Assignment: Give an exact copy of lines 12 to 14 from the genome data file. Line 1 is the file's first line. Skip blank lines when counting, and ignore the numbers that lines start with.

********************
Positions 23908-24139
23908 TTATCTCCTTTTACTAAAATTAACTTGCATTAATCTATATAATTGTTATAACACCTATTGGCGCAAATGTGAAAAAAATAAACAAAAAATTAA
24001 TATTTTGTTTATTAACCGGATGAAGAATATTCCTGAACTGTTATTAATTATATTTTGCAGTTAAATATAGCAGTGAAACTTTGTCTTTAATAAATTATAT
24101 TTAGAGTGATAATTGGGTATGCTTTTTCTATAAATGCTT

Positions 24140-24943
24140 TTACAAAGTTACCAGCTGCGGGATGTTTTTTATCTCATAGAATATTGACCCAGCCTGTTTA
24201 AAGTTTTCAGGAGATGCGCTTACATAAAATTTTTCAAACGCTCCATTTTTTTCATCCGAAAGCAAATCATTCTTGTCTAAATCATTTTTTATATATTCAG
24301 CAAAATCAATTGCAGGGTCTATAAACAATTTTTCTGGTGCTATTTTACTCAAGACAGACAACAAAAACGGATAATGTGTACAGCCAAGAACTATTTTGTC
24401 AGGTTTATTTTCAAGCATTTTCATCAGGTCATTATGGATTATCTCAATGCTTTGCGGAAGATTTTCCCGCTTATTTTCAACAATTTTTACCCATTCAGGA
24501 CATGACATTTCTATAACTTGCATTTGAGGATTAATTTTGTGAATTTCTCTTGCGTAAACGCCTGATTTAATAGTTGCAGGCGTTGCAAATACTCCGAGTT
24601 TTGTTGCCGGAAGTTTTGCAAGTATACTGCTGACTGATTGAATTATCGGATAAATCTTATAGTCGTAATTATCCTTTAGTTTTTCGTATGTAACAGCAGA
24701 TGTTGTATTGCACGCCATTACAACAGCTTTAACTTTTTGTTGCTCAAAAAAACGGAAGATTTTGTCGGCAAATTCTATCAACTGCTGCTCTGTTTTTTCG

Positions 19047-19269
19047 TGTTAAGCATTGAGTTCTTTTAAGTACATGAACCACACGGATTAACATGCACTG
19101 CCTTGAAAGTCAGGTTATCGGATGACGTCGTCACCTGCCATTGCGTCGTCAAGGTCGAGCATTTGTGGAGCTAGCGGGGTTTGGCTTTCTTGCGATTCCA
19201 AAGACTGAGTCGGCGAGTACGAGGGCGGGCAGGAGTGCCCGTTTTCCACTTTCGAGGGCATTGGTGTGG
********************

24701 TGTTGTATTGCACGCCATTACAACAGCTTTAACTTTTTGTTGCTCAAAAAAACGGAAGATTTTGTCGGCAAATTCTATCAACTGCTGCTCTGTTTTTTCG

Positions 19047-19269
19047 TGTTAAGCATTGAGTTCTTTTAAGTACATGAACCACACGGATTAACATGCACTG